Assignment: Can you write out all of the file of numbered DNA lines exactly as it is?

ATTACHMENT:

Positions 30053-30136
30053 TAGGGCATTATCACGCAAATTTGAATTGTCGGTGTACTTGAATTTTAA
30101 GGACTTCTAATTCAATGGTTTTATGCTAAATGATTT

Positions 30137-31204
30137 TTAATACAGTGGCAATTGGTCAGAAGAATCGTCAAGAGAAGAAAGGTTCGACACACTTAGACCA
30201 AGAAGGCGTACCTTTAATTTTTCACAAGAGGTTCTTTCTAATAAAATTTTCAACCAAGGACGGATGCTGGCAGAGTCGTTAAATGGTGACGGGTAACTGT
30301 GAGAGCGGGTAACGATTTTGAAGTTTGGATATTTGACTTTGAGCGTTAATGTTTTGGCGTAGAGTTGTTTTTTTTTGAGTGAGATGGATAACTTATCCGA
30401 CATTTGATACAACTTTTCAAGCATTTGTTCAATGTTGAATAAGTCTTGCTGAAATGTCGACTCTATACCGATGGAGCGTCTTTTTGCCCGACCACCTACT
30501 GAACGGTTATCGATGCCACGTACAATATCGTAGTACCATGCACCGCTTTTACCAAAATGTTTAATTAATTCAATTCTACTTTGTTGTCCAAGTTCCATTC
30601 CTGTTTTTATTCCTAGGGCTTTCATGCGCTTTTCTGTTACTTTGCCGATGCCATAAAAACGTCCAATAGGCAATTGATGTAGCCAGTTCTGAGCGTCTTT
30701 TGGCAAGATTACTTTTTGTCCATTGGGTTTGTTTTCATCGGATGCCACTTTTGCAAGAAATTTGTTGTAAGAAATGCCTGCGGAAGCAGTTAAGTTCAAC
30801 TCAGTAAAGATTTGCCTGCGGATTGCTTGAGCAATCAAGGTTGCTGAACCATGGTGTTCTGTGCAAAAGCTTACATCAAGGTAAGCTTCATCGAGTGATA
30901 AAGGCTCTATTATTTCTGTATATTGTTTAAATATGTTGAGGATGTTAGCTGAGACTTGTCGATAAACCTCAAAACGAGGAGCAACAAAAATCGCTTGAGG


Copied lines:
Positions 30053-30136
30053 TAGGGCATTATCACGCAAATTTGAATTGTCGGTGTACTTGAATTTTAA
30101 GGACTTCTAATTCAATGGTTTTATGCTAAATGATTT

Positions 30137-31204
30137 TTAATACAGTGGCAATTGGTCAGAAGAATCGTCAAGAGAAGAAAGGTTCGACACACTTAGACCA
30201 AGAAGGCGTACCTTTAATTTTTCACAAGAGGTTCTTTCTAATAAAATTTTCAACCAAGGACGGATGCTGGCAGAGTCGTTAAATGGTGACGGGTAACTGT
30301 GAGAGCGGGTAACGATTTTGAAGTTTGGATATTTGACTTTGAGCGTTAATGTTTTGGCGTAGAGTTGTTTTTTTTTGAGTGAGATGGATAACTTATCCGA
30401 CATTTGATACAACTTTTCAAGCATTTGTTCAATGTTGAATAAGTCTTGCTGAAATGTCGACTCTATACCGATGGAGCGTCTTTTTGCCCGACCACCTACT
30501 GAACGGTTATCGATGCCACGTACAATATCGTAGTACCATGCACCGCTTTTACCAAAATGTTTAATTAATTCAATTCTACTTTGTTGTCCAAGTTCCATTC
30601 CTGTTTTTATTCCTAGGGCTTTCATGCGCTTTTCTGTTACTTTGCCGATGCCATAAAAACGTCCAATAGGCAATTGATGTAGCCAGTTCTGAGCGTCTTT
30701 TGGCAAGATTACTTTTTGTCCATTGGGTTTGTTTTCATCGGATGCCACTTTTGCAAGAAATTTGTTGTAAGAAATGCCTGCGGAAGCAGTTAAGTTCAAC
30801 TCAGTAAAGATTTGCCTGCGGATTGCTTGAGCAATCAAGGTTGCTGAACCATGGTGTTCTGTGCAAAAGCTTACATCAAGGTAAGCTTCATCGAGTGATA
30901 AAGGCTCTATTATTTCTGTATATTGTTTAAATATGTTGAGGATGTTAGCTGAGACTTGTCGATAAACCTCAAAACGAGGAGCAACAAAAATCGCTTGAGG